Ateshgah, Azerbaijan – The Fire Temple of Baku


Zoroastrians are commonly thought of as fire worshippers. And they do worship in fire temples, such as Ateshgah, on the outskirts of Baku, capital of Azerbaijan, so it is easy enough to see how the misunderstanding came about.

However, it is not the case.

Ateshgah, Baku, Azerbaijan

Photo credit: Benjamin White

Zoroastrians incorporate fire into their temples because they see fire as pure. Fire is pure because it’s an element that cannot be polluted. And it is through this pure medium that truth may be perceived and spiritual insight gained.

Most fire temples will have a fire altar upon which an eternal flame burns. This fire is symbolic of the light and wisdom of Ahura Mazda, the Zoroastrian deity.

Ateshgah – The Fire Temple of Baku

Fire Temple, Baku, Azerbaijan

Photo credit: Amrita Ronnachit

Ateshgah, the fire temple of Baku, is thought to have been constructed between the 1600s and 1700s. The temple features a castle-like outer wall, a large courtyard, and a small altar containing the eternal flame.

The original eternal flame – which utilised a natural source of a gas – burned uninterrupted for centuries before going out in 1969. Nearby gas and oil extraction operations were blamed.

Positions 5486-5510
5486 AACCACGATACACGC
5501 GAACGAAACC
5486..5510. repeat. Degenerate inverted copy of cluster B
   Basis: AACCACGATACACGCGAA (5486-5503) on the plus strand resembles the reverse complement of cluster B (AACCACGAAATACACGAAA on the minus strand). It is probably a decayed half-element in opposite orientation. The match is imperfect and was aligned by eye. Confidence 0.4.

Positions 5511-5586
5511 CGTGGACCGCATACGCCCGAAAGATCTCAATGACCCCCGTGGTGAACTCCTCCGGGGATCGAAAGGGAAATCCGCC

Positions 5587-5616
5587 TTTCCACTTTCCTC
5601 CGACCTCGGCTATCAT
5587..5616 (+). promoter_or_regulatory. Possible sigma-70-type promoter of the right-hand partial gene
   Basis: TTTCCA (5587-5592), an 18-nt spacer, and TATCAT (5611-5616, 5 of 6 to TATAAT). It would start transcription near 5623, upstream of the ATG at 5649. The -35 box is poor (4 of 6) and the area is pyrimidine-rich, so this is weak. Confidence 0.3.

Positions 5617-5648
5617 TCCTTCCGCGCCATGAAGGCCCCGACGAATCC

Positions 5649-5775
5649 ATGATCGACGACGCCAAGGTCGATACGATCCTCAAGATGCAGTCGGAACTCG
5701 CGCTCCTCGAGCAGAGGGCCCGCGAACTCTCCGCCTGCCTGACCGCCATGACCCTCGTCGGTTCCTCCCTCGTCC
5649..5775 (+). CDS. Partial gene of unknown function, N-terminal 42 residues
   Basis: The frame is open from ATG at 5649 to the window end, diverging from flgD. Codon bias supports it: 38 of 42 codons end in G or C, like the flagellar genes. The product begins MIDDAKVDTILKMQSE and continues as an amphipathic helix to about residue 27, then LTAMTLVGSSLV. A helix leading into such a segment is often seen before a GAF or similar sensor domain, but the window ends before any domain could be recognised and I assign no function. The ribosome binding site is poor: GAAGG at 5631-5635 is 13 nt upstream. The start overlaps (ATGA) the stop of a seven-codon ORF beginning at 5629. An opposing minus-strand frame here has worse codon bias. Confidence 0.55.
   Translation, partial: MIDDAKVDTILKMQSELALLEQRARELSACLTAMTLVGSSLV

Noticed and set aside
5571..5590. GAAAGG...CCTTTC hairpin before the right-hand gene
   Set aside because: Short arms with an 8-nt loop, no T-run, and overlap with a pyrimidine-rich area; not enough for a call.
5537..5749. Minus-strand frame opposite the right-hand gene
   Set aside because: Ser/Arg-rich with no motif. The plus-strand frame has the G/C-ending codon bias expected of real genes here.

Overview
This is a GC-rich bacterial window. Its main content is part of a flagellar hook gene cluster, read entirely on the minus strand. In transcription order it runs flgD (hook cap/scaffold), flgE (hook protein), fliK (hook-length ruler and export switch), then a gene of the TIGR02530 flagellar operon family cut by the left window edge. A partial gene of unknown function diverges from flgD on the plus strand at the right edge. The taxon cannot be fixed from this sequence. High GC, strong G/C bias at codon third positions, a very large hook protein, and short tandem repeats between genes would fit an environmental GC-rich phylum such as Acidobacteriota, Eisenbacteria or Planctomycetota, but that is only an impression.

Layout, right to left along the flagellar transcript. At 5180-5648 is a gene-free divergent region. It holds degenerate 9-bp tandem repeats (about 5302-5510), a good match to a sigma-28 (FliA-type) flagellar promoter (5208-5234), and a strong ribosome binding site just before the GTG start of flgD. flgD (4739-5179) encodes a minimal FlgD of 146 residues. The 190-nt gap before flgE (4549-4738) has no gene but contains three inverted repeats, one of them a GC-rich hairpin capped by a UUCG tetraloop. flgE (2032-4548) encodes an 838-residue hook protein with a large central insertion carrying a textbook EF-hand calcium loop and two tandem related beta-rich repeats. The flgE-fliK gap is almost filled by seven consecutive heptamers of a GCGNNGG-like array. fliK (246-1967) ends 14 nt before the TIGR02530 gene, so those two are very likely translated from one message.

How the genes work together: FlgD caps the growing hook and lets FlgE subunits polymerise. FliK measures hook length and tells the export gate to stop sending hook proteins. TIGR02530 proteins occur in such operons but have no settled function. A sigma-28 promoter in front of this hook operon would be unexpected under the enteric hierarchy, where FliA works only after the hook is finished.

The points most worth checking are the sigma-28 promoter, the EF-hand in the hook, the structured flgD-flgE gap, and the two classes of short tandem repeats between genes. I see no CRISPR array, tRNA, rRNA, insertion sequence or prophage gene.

The new eternal flame relies on a gas pipe.

Ateshgah, Baku, Azerbaijan

Photo credit: Amrita Ronnachit

Oil and gas is so plentiful on the Absheron Peninsula – home of Ateshgah – it seeps from the ground and bubbles to the surface unaided.

At nearby Yanar Dag, a natural gas vent burns with a three metre high flame. It’s been alight since at least the 1950s.

Ateshgah, Baku, Azerbaijan

Photo credit: Benjamin White


Practical information and how to reach Ateshgah:

Ateshgah is located on the outskirts of the Azerbaijani capital and can easily be reached with public transport. More transport info here.

Ateshgah is on the tentative list for UNESCO World heritage listing.


More on Azerbaijan:

Baku – at 28m below sea level, it’s the world’s deepest capital

Gobustan – stone age petroglyphs that inspired Thor Heyerdahl

Mud volcanos, Gobustan – it’s the mud volcano capital


More on Zoroastrianism:

Chak Chak, Iran – holiest of holy sites for Zoroastrians

Dakhmeh-ye Zartoshtiyun, Yazd, Iran – Zoroastrian tower of silence

Takht-e Soleyman, Iran – royal Zoroastrian sanctuary and fire temple

Chilpik, Qaraqalpaqstan – Zoroastrian Tower of the Dead


Posts on the Caucasus:

Georgia:

Vardzia – 400 room, 19 level cave city. Watch out for falling rocks!

Ushguli – watchtowers on every house; even Genghis Khan was deterred

Nagorno-Karabakh:

Sea Stone Hotel, Vank – a lion head carved into the hillside. Pure genius!

Armenia:

The Temple of Garni – a much smaller Parthenon, built for the sun god Mihr

Zorats Karer – 223 standing stones in a grassy field. Is it linked to Stonehenge?

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